Ford's prestige UK car company Jaguar on Friday said it would end car assembly at its famous Browns Lane factory in Coventry, which builds the luxury XJ sedan and XK sports coupe models.

The plant, currently employing 2,000, will close in September 2005 but 425 jobs will be transferred to Castle Bromwich in Birmingham, which now builds the S-type sedan line and XJ and XK body shells.

Another 310 jobs in the wood veneer interior trim operation, which also supplies nearby Aston Martin at Gaydon in Warwickshire, will remain at Browns Lane.

While the axe falls at Jaguar, 300 new jobs are being created at Aston Martin. Ford Europe and Premier Automotive Group executive vice-president Mark Fields told a news conference former Jaguar workers would be considered "favourably" for those posts.

Questioned by reporters, Fields said moving Jaguar production to the United States "is not in our plan right now".

He said the moves announced on Friday won't immediately fix Jaguar but Ford expects a sequential improvement which it will closely monitor.

"If we don't see an improvement, we will take action," he added.

Production of aluminium Jaguars (the XJ saloon range and the new X150 sports car, which replaces the XK) will be consolidated at the Castle Bromwich plant. Jaguar said this will result in a fully integrated, efficient and technically advanced aluminium vehicle production facility with panel stamping, body assembly and final assembly on the same site.

Jaguar and Land Rover and chairman and CEO Joe Greenwell said that 400 Browns Lane staff will be offered "our best ever terms" for voluntary separation while 500 'white collar' and 250 agency positions will also go across the entire Jaguar UK operation. Greenwell insisted that no redundancies will be compulsory but unions, vowing to fight the job cuts, said that is unrealistic.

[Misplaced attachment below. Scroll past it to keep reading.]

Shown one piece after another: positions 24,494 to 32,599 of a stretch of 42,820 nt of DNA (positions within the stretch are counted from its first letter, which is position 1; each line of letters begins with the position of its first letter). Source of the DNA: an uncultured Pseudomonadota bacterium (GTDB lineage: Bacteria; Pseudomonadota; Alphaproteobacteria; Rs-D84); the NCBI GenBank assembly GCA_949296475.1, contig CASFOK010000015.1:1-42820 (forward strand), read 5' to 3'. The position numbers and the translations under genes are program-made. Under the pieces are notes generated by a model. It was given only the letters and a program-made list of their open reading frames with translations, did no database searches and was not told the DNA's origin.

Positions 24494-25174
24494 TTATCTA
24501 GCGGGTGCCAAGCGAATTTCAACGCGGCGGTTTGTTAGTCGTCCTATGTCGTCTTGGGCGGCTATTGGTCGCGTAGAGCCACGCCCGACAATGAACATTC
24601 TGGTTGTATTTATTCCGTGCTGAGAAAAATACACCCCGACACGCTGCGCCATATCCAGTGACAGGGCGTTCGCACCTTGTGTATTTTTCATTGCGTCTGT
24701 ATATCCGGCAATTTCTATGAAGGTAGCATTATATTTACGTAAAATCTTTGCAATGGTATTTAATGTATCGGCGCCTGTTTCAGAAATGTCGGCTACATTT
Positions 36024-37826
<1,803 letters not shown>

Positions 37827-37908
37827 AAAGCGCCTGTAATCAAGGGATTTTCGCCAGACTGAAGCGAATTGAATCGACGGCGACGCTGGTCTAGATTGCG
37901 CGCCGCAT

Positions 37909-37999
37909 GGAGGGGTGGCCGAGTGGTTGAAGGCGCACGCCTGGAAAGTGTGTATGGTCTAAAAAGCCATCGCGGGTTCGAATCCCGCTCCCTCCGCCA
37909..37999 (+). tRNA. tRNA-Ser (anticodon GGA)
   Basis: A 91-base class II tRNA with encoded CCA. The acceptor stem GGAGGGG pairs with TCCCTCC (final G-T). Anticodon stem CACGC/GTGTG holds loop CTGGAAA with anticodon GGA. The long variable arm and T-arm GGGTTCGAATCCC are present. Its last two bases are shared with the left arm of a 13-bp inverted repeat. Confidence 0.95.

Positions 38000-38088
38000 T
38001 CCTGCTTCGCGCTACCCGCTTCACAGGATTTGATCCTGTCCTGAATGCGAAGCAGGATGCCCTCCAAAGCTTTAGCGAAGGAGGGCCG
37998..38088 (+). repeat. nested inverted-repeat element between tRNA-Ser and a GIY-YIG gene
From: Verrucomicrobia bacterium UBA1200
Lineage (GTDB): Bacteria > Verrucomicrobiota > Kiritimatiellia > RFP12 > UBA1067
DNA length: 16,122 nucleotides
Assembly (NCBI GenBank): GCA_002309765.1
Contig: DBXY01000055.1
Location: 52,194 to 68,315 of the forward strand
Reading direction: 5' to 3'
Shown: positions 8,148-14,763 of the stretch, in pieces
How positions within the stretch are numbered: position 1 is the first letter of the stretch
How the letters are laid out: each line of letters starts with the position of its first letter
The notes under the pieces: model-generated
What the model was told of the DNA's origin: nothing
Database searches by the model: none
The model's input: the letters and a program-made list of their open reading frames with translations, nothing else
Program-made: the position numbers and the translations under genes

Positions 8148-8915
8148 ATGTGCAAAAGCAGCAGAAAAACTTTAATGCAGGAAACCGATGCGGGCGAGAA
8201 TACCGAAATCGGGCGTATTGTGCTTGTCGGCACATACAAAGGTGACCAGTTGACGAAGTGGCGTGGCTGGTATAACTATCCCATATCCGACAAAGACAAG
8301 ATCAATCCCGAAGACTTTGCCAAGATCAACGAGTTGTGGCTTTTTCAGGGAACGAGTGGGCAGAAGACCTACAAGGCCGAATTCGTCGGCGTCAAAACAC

Jaguar, part of Ford's Premier Automotive Group, said it will launch an all-aluminium XK sports car line early in 2006 and add premium diesel models to its XJ and X-type lines in Europe. It has just launched the long wheelbase XJ in the US and will add the X-type station wagon there in November.

Jaguar also said it will review its retail and market infrastructure throughout the world, and reduce discounted sales to daily rental companies.

The brand will also withdraw from Formula One racing at the end of 2004.

Jaguar said its headquarters will remain at Browns Lane, along with the Jaguar Daimler Heritage Trust and the wood veneer manufacturing centre. These take up a small part of the Browns Lane site and the rest will be sold for re-development.

Greenwell said: "Our new business plan was developed following a rigorous review by the Jaguar management team. We examined a number of alternatives and I would not be presenting this plan today had I not been absolutely convinced that it is the right plan and completely necessary.

"The fact is despite significant sales growth and excellent levels of quality in recent years, we have not been able to keep pace with significantly larger competitors. We have too much capacity and this is our underlying structural problem. Our bottom line has further deteriorated this year with the weakness of the dollar, unprecedented incentives in the premium market and the shift from premium cars to SUVs. We had no choice but to take action and I firmly believe that all the elements of this plan are essential if we are to stem the losses.

Fields said: "Decisive action was needed to get Jaguar back on track and to ensure a viable future. Despite the actions taken by the company's management over the past few years and despite the fact Jaguar is again the highest rated European brand on product quality, Jaguar is back in a serious loss-making position. There are a number of external factors which have exacerbated the situation but we have faced and tackled the fundamental reality, that Jaguar simply cannot support three assembly plants with annual sales of 125,000 cars."